Shipwreck hunter’s hunch on identity of mystery vessel
A SHIP that sank off the coast of Cairns may be a long-lost clipper that had been sailing to China.
Shipwreck hunter Ben Cropp has revealed what he strongly suspects to be the identity of the mystery vessel he discovered at Sudbury Reef, about 45km off Cairns, last week.
The Wonga Beach based undersea explorer believes the vessel to be the SS Undine, a British clipper that set sail from Brisbane in 1873, bound for China, but was never seen again.
Mr Cropp suspects the 800-tonne ship have become stricken at Sudbury Reef on its northbound journey along the Great Barrier Reef en route to the Orient.
"I initially did not consider the Undine, because of the size of the anchor," he said.
"But it just hit me, that there are no other anchors on the wreck, which means it was flipped.
"Wreckers may have come out from Cairns and grabbed all the other anchors, the bigger ones, but didn't take the smaller one because it was underwater.
"I would say this is a strong possibility it is the Undine."
Part of the iron frame, keel and anchor from the ship were located by Mr Cropp and his son Adam in about 3m of water.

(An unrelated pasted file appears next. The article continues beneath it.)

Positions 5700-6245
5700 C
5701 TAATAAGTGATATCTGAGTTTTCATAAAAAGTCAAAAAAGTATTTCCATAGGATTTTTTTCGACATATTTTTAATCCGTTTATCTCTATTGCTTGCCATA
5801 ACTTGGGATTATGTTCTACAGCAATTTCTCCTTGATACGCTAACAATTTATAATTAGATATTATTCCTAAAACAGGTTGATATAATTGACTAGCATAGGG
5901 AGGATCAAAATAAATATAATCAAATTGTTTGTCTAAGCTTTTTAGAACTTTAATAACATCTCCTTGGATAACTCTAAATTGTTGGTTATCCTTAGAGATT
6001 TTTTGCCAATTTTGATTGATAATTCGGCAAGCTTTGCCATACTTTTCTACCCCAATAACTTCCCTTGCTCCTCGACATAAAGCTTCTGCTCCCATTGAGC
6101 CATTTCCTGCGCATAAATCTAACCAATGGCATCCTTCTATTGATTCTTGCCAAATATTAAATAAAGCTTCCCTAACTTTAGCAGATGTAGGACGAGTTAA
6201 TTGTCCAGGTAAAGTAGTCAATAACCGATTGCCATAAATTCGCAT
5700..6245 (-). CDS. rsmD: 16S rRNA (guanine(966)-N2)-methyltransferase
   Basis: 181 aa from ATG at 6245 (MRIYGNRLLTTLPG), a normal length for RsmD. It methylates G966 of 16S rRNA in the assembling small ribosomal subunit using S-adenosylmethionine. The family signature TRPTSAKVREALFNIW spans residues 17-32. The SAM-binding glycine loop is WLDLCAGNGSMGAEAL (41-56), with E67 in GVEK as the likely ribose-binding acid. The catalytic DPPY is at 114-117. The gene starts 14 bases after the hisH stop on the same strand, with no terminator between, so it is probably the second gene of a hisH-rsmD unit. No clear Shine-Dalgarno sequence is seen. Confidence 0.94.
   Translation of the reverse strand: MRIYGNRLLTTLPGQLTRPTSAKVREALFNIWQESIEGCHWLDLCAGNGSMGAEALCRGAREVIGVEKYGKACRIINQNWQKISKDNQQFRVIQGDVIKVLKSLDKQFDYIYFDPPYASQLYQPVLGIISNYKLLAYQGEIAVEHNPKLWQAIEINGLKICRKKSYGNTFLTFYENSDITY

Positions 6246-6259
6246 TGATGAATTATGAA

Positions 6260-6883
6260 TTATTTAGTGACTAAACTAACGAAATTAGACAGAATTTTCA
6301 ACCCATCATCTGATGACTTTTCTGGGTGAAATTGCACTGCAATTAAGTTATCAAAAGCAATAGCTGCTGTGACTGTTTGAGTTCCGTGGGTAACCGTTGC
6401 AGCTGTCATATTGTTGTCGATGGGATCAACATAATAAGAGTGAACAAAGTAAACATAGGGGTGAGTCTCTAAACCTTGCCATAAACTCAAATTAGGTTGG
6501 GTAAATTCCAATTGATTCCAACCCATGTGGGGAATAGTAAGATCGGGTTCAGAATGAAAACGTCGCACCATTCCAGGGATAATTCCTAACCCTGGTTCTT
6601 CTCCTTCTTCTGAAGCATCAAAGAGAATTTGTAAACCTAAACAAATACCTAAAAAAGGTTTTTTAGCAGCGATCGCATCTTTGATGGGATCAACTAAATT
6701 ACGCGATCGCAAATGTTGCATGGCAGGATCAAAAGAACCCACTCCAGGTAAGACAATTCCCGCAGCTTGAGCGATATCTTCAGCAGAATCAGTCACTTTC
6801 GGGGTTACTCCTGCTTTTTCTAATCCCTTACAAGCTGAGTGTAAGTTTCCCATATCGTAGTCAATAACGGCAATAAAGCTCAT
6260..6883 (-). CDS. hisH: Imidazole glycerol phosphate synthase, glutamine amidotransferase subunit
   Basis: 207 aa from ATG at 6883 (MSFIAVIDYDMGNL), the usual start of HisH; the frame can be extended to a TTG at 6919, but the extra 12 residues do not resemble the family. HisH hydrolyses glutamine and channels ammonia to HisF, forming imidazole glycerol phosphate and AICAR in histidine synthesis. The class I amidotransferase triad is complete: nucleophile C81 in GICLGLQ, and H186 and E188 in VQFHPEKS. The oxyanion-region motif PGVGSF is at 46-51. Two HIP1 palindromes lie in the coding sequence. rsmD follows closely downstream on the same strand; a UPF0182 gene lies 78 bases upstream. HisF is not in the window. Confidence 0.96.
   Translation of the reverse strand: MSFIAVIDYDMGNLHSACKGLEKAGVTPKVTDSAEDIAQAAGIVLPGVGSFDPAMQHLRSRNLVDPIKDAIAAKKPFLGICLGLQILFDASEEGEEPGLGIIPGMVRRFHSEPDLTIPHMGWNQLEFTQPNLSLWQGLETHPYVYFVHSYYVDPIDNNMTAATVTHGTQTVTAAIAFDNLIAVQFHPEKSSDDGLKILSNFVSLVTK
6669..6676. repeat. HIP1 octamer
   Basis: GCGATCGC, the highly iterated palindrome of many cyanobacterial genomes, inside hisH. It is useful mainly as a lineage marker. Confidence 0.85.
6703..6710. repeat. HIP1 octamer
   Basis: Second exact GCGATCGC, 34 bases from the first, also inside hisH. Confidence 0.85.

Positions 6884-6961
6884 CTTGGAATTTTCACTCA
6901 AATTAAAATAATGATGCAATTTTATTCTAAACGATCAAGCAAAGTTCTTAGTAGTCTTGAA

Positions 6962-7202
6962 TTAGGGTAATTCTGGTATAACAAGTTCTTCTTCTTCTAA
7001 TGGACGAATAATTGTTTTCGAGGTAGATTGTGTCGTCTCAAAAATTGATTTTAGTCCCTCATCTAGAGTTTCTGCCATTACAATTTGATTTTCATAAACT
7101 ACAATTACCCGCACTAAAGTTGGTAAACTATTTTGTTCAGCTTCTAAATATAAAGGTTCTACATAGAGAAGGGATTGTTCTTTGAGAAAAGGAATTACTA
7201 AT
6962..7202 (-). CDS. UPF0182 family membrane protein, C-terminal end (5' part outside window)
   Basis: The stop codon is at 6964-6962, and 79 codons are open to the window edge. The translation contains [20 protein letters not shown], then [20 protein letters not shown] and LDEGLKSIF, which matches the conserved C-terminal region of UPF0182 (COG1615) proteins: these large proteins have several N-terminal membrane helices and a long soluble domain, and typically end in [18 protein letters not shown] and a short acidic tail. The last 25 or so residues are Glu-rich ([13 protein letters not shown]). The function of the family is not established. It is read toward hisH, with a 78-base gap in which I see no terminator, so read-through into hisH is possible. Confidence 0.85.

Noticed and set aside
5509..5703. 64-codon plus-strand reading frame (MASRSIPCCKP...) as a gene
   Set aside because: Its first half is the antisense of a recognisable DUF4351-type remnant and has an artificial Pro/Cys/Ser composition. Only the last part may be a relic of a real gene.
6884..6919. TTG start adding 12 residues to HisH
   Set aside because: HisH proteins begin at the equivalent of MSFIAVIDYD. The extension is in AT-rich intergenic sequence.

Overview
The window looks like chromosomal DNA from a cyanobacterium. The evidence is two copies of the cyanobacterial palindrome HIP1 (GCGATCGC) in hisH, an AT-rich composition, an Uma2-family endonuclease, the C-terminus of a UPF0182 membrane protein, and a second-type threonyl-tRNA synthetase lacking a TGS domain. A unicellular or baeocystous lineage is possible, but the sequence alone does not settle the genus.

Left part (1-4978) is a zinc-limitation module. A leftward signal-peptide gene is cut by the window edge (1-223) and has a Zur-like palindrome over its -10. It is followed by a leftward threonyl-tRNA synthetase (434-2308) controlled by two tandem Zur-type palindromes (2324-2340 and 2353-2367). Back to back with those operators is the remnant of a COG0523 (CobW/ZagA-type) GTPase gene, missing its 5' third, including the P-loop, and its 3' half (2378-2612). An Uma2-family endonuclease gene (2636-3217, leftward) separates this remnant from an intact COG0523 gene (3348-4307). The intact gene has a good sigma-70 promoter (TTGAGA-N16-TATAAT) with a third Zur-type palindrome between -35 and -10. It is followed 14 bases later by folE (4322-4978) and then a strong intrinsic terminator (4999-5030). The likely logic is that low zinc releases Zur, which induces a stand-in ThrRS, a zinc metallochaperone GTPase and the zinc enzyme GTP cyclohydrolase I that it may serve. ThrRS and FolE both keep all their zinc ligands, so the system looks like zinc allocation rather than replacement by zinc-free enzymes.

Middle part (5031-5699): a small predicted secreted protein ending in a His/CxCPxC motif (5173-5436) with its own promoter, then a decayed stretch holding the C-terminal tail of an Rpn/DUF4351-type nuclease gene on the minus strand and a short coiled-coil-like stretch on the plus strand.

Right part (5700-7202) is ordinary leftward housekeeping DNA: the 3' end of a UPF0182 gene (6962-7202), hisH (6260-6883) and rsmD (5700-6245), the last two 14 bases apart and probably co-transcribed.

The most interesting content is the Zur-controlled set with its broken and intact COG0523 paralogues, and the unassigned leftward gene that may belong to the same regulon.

The find has been reported to the Department of Environment and Science.
To confirm the true identity of the vessel, the remains of the ship will need to be surveyed, with any physical evidence from the boat compared with known maritime records.
Mr Cropp has laid claim to discovering more than 100 shipwrecks, including the HMS Pandora.
The former operator of the Port Douglas Shipwreck Museum, which shut down in the early-2000s, said his latest find off the Far North Queensland coastline showed there was a clear need for a maritime museum in the region.
"It needs to be in Cairns, because you need somewhere that is easily accessible for people," he said.
"The council has bought three properties, all in the CBD, for the arts.
"One of those would be perfect for a maritime museum."